The 1855-C is among the rarest Charlotte quarter eagles from the standpoint of number known. It used to be one of the two or three rarest in high grades but enough have turned up in AU55 to MS62 in recent years that this date now trails issues such as the 1841-C, 1842-C and 1849-C. Nonetheless, an accurately graded Choice AU example is scarce and this lustrous slider is very close to being "new." I'm not sure why NGC didn't grade it a full AU58 (this is what I expected when I submitted it) as it certainly has the luster and body of many of the 1855-C quarter eagles that I have seen in AU58 holders. Some slight weakness of strike at the central reverse is typical for the issue and might be the cause of this conservative grade. This is the only AU55+ that NGC has graded for this date. A good value as an AU58 would cost close to five figures yet wouldn't be any nicer.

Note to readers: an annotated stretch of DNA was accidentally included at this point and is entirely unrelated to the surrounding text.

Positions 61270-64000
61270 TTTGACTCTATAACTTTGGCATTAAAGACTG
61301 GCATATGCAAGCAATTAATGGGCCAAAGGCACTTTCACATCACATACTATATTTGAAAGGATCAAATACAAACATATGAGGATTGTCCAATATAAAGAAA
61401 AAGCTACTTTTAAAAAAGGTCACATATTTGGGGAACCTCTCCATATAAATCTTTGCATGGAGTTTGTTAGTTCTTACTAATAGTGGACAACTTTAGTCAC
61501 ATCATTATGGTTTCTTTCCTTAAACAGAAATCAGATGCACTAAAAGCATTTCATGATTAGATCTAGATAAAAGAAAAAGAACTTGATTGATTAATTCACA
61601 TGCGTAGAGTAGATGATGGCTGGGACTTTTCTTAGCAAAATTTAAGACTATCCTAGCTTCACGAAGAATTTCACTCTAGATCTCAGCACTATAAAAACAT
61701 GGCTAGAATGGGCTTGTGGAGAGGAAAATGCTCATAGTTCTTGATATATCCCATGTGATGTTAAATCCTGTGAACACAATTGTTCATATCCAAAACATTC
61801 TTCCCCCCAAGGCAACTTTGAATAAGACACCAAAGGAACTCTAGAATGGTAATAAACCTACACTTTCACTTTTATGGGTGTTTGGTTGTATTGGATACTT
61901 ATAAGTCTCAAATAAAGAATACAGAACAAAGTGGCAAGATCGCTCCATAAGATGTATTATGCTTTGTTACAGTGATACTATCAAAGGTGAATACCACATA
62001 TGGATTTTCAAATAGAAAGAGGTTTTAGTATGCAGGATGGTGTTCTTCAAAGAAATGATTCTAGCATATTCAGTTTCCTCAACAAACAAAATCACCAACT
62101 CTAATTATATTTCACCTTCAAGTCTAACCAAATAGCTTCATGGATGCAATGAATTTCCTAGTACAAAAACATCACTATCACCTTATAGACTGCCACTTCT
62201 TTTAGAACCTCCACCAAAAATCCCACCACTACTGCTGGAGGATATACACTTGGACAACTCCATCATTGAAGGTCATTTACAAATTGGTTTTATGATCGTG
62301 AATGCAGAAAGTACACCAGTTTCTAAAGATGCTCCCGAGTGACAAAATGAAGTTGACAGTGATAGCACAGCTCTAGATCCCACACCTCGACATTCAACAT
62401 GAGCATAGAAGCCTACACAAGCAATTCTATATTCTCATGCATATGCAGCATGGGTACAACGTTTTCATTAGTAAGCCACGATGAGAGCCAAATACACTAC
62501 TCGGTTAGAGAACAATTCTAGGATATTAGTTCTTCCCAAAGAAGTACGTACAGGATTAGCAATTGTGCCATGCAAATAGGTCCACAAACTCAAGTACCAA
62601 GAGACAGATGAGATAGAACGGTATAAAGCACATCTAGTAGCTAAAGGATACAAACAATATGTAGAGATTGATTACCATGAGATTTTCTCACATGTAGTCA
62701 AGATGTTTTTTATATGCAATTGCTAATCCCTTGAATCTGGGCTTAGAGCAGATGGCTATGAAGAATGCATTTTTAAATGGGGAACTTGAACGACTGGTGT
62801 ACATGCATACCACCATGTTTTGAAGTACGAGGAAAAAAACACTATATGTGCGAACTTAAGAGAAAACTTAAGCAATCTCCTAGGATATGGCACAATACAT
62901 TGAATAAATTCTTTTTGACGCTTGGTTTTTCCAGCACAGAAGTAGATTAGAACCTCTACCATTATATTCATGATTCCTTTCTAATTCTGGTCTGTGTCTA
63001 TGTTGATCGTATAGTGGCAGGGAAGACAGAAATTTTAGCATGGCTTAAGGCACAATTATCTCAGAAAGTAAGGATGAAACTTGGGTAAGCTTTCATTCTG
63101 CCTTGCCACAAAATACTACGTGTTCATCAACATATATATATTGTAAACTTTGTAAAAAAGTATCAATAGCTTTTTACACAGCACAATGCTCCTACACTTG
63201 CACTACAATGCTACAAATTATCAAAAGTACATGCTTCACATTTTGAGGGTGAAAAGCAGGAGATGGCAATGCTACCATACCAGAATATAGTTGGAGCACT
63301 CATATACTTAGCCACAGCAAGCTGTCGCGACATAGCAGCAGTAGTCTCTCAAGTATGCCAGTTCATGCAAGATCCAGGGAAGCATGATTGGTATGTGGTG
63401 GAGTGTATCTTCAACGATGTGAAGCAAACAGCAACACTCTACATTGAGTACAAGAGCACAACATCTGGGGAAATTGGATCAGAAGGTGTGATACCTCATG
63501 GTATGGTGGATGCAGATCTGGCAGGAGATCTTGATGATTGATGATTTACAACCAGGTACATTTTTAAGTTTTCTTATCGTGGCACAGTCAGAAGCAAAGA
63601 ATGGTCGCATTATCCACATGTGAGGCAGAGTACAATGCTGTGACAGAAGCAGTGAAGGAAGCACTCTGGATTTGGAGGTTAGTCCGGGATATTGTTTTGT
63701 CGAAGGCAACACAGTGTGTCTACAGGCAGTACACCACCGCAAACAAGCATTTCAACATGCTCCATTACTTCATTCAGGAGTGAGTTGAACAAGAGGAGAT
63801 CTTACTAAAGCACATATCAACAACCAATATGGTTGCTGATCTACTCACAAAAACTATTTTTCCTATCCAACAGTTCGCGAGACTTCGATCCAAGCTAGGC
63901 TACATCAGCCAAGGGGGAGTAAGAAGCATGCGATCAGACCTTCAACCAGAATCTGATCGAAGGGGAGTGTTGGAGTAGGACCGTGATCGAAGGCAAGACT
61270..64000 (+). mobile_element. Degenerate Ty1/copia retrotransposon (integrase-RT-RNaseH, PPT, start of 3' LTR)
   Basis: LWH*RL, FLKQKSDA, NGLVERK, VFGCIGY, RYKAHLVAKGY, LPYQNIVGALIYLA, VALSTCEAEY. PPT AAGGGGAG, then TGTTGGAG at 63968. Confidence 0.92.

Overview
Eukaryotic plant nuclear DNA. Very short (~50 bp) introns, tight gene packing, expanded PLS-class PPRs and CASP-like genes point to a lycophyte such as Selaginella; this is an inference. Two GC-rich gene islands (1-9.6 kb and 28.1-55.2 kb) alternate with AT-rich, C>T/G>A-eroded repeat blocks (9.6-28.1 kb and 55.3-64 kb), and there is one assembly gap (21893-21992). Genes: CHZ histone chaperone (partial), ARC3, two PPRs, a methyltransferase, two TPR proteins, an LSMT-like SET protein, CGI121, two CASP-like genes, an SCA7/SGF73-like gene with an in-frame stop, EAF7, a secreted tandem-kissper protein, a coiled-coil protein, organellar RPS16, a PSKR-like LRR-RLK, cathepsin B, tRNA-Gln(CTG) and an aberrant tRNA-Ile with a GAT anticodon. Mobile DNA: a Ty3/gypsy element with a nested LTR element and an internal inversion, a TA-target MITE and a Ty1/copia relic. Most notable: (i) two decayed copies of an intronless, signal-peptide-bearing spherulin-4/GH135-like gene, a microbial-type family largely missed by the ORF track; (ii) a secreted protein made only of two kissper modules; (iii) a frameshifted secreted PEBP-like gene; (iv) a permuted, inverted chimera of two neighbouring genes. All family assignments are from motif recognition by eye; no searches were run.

From the PCGS and NGC population figures, you'd think that AU58 examples of this date aren't all that rare. But in nearly three decades of specializing in Charlotte gold dollars, I think I have seen maybe four or five that were properly graded and this example may be the first I've seen that is crusty AND well struck. Strike and planchet preparation are a huge issue for the 1855-C dollar and over 80% of the known examples are poorly detailed and have numerous issues with the surfaces. Other than some clashmarks at the central obverse and some mint-made roughness at the center of the reverse, this piece has incredible surfaces. It is also undipped and in possession of wonderful color with nicely mottled green-gold and orange hues on the obverse and reverse. In properly graded AU58, the 1855-C dollar is actually nearly as rare as the more celebrated (and far more expensive) 1855-D. CAC has only approved two 1855-C gold dollars in AU58 with none higher than this. A really special coin that would be almost impossible to improve upon in the near future.